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Survey Says...Agile Has Crossed the Chasm


Agility at Scale

Agile is being used for various-sized projects. Table 1 summarizes the results when respondents were asked two questions about team size: What is the largest agile project your organization has attempted, and what is the largest project that agile techniques have been successful on? There are two interesting observations about these results. First, although the majority of organizations are applying agile techniques on projects of 10 or fewer people, many are, in fact, trying agile on larger projects. A few years ago, Jim Highsmith estimated that 70-80 percent of all software-development project teams are 10 people or less, so these numbers aren't out of line. Second, organizations seem to be more successful with smaller project teams than larger ones. This is to be expected: The bigger the team, the harder it is to succeed regardless of the development paradigm, and much of the agile literature has focused on colocated teams.

Team Size (People) Largest Successful Agile Project Largest Attempted Agile Project
1 to 5 165 135
6 to 10 144 135
11 to 20 73 90
21 to 50 30 41
51 to 100 6 11
101 to 200 3 6
201+ 2 5

Table 1: Applying agile techniques on various sized projects.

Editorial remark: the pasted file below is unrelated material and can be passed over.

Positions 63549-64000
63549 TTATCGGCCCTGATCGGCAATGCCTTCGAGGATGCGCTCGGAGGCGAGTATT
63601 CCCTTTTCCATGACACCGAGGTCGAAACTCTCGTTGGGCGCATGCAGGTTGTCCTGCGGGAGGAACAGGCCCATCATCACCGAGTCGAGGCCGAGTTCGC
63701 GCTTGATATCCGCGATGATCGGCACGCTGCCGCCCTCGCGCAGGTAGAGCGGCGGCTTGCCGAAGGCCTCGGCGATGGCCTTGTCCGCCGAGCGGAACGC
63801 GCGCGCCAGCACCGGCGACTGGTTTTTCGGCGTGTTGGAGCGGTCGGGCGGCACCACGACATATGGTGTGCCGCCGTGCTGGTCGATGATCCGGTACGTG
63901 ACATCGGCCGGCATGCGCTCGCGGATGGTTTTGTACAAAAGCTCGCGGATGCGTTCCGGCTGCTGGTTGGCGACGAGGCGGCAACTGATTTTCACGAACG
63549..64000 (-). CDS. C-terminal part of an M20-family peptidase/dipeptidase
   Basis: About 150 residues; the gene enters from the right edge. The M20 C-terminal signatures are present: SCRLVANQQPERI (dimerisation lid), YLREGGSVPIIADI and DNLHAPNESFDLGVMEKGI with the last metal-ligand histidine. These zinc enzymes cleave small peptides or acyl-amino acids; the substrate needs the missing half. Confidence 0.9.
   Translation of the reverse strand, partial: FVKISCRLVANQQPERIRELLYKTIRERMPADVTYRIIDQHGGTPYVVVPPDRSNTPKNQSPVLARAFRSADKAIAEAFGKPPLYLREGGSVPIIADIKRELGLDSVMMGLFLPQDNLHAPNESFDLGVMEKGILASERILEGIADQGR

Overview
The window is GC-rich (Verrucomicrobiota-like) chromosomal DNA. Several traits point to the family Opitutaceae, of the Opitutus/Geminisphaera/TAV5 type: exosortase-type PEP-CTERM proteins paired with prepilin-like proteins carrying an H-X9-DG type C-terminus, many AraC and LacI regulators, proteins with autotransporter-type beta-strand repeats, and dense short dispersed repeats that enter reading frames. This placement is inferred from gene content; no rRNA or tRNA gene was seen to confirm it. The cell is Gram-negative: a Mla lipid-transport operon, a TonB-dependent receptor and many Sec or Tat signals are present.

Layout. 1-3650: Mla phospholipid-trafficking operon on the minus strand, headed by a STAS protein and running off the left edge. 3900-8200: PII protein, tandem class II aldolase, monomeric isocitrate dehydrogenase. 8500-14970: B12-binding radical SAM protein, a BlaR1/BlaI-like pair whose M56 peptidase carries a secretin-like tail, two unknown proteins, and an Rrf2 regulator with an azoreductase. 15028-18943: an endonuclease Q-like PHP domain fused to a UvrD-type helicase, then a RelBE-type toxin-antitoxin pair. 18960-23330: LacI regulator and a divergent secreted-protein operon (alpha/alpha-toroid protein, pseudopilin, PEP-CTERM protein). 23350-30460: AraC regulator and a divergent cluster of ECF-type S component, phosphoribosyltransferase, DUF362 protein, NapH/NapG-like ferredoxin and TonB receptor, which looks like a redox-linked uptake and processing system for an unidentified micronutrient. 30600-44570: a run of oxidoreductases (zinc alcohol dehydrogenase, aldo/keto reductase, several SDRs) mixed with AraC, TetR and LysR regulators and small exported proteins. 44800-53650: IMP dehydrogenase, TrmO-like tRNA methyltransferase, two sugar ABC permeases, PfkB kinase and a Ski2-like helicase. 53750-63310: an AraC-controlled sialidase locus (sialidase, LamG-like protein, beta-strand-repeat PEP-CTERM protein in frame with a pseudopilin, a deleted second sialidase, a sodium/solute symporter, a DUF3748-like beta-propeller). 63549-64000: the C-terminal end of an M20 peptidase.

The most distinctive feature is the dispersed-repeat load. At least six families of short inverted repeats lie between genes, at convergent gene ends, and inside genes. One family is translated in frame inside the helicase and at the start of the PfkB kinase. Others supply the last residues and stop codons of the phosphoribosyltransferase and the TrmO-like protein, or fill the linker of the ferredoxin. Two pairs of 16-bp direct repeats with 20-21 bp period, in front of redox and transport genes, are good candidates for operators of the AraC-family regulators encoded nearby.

The survey also asked about the success rate of agile when applied in various situations: 296 respondents indicated that they had tried agile techniques when the team was colocated, 251 tried agile without colocation, and 130 had applied agile in offshoring situations. Figure 4 shows that the average success rate is highest for colocated teams and lowest for offshoring situations. There are several implications of Figure 4. First, the agile rhetoric about communication and collaboration being critical success factors seems to hold. Second, although the success rates are clearly lower, many organizations are succeeding at agile projects that aren't colocated. Organizations are, in fact, succeeding at scaling agile software development techniques.

[Click image to view at full size]

Figure 4: Percentage of successful projects as reported by respondents.


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